“The Dayton Project specifically processed the polonium for the initiators -- or the trigger -- that would kick start the chain reaction for the atomic bomb,” she said.
The Mound operated from 1948 to 2003 and at its peak employed 2,500 people and occupied 116 buildings covering 306 acres.
The new museum spans the more than 50-year history of the facility. Visitors will also learn about the invention of a nuclear battery, called an RTG, that powered NASA missions including Apollo, Voyager, Cassini.
“Space probes that are currently sending information back to earth – that wouldn’t be possible without Mound Laboratory, all its scientists and all the research and production done here,” said Askins.
“We have the birth of flight here, but we also have the birth of flight in space. Deep space flight wouldn’t have been possible without the invention of the RTG. I think it shows Dayton’s contribution globally to the world.”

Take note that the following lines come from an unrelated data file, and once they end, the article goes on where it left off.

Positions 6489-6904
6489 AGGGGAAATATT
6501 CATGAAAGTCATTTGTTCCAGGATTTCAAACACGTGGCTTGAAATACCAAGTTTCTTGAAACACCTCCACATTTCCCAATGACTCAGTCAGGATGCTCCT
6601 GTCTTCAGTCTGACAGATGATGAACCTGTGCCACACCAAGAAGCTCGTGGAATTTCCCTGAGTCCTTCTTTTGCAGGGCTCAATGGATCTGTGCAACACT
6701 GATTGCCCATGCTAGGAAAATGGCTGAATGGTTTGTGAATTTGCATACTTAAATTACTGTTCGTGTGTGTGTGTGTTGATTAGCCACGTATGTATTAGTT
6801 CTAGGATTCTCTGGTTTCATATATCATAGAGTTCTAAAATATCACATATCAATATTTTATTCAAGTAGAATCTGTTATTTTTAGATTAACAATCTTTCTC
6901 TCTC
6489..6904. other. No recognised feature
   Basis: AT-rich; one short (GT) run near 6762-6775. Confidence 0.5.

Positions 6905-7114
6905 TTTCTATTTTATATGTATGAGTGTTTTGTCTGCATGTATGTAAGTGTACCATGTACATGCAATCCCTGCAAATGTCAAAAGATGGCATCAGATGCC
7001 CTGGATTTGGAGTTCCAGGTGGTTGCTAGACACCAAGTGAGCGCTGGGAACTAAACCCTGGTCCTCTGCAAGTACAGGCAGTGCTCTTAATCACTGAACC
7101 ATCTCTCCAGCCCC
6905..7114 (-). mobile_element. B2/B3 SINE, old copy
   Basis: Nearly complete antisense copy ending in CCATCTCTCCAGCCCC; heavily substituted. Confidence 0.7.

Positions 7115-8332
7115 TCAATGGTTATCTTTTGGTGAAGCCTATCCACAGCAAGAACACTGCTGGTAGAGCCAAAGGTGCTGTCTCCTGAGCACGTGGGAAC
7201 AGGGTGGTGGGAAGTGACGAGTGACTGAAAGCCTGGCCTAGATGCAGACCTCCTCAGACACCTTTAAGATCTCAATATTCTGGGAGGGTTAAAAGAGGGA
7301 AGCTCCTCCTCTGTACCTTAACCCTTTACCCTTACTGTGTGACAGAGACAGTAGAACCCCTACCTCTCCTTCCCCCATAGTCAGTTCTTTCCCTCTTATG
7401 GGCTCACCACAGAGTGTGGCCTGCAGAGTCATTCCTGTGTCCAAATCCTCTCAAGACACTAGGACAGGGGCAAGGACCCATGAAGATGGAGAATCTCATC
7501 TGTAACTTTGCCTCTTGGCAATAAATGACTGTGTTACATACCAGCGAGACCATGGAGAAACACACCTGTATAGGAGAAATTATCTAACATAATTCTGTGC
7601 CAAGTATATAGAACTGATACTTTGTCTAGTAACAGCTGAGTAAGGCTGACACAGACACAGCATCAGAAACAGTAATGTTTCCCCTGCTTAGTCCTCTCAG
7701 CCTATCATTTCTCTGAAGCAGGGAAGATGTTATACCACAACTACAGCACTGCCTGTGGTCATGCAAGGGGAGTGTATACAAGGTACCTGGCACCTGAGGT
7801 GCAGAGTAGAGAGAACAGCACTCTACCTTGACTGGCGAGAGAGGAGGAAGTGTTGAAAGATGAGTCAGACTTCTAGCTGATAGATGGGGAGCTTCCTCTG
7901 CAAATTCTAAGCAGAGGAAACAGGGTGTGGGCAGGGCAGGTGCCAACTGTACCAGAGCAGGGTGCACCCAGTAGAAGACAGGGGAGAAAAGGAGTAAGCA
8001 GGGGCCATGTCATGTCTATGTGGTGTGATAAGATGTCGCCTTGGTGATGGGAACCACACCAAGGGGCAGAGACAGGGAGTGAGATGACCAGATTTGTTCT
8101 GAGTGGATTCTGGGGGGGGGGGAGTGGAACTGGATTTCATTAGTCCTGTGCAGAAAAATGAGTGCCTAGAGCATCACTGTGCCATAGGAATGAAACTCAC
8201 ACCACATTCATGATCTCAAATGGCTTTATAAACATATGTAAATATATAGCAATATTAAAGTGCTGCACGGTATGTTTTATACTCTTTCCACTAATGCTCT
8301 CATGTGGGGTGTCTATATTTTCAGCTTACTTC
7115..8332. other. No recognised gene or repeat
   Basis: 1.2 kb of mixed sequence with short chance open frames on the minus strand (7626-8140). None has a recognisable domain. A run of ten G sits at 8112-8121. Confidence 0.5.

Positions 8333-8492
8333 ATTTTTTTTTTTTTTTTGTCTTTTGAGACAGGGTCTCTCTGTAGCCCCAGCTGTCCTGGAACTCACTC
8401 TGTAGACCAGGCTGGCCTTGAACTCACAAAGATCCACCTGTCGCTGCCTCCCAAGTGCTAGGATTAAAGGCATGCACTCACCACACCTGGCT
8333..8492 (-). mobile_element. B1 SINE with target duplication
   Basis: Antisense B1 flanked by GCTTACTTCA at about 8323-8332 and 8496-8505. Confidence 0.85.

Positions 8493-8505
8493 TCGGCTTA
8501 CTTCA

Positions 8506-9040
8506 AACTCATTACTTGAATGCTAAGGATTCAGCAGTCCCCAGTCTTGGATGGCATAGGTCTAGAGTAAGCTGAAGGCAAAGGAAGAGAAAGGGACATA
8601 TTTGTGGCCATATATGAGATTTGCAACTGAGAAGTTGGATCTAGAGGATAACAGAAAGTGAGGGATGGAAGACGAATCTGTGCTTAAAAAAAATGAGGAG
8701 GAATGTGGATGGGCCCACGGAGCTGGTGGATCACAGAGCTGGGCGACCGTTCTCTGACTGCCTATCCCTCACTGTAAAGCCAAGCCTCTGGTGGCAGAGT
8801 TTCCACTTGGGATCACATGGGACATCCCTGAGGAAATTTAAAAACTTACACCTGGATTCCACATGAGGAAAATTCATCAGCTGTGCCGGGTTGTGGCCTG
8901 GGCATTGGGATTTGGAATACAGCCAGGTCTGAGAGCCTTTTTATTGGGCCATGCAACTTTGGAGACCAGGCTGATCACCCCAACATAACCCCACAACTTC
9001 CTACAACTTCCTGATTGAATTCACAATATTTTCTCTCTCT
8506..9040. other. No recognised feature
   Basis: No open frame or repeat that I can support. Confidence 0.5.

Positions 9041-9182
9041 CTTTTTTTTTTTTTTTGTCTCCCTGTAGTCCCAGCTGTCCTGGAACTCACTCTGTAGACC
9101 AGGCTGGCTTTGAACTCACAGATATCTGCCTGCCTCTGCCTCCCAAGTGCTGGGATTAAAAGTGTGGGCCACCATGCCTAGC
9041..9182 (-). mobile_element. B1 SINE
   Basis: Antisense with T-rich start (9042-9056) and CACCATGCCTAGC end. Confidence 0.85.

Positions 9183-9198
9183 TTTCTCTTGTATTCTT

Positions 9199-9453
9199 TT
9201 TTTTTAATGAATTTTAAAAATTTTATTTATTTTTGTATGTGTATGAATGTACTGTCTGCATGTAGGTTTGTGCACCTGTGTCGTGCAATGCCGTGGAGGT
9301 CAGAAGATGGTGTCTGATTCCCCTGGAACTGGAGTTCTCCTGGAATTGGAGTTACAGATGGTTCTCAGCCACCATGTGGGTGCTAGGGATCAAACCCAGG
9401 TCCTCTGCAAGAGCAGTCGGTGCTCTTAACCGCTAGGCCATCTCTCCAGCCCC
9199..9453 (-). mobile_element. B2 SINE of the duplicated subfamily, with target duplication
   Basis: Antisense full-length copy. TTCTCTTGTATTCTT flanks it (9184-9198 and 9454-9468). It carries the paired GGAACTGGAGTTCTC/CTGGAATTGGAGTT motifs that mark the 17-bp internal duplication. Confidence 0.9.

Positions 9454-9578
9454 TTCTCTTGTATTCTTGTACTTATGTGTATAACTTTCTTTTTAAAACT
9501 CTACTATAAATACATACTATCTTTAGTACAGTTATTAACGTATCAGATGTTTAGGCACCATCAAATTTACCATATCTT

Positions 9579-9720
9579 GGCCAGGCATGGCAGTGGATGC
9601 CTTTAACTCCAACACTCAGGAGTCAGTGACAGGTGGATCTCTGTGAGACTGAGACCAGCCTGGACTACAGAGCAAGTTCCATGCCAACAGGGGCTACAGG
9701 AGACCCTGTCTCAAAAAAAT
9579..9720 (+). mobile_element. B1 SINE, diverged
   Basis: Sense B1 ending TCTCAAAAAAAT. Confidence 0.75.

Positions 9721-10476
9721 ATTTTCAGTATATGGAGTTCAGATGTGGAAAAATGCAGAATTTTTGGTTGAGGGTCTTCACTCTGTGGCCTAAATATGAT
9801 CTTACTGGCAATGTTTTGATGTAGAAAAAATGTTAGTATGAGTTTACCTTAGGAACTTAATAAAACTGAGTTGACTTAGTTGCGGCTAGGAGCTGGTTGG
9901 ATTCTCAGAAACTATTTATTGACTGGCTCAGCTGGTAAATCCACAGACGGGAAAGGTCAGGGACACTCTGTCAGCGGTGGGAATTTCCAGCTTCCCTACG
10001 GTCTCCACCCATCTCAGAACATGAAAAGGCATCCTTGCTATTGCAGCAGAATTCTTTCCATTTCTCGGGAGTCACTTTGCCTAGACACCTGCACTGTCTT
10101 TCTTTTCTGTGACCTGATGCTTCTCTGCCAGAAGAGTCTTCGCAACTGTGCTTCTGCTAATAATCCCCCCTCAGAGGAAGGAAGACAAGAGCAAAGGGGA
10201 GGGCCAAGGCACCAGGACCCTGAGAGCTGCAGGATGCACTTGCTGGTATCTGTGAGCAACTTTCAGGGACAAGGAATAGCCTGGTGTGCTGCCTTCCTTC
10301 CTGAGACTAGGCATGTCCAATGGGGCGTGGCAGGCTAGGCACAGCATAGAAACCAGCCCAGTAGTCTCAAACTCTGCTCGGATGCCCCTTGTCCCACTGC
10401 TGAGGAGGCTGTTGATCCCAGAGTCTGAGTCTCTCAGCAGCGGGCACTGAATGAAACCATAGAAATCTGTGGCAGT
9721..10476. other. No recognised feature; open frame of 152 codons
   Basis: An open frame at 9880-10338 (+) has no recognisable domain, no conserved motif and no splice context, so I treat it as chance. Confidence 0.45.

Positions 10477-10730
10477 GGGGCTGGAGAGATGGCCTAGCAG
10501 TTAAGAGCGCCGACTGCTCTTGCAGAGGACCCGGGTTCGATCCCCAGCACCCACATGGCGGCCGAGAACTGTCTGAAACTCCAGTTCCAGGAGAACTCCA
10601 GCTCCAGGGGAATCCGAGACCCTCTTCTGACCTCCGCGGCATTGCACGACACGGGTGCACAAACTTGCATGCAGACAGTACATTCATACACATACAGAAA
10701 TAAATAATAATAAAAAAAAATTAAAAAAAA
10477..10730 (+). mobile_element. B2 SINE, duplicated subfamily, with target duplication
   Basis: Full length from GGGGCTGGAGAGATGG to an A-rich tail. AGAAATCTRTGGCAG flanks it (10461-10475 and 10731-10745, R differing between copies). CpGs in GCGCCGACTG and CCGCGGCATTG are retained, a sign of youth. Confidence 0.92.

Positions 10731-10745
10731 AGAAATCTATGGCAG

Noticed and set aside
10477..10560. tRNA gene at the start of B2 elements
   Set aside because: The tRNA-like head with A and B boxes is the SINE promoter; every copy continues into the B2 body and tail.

The discovery center is designed for visitors of all ages and has multi-media kiosks and interactive displays.
“We’re here to educate people not just about Mound Laboratory or the Cold War but also about radiation, radioactivity and the science behind all the work that was done here at Mound,” Askins said.
The Mound Cold War Discovery Center is a joint effort between Dayton History, the Department of Energy, Office of Legacy Management and the Mound Science and Energy Museum Association. LISA POWELL / STAFF
Visitors can slip their hands into a glove box and mimic activities Mound Laboratory employees did when working with highly radioactive materials, learn about tritium employed in “glow in the dark” products and view a “bubble suit” worn by workers to protect them from radiation exposure.
A ribbon cutting ceremony to mark the opening of the Mound Cold War Discovery Center will be held Monday, April 23 at 10 a.m.
Regular hours will be Wednesday – Saturday from 10 a.m. to 4 p.m. and by appointment for tours and school visits. Admission is free. The museum is located at 1075 Mound Rd. in Miamisburg.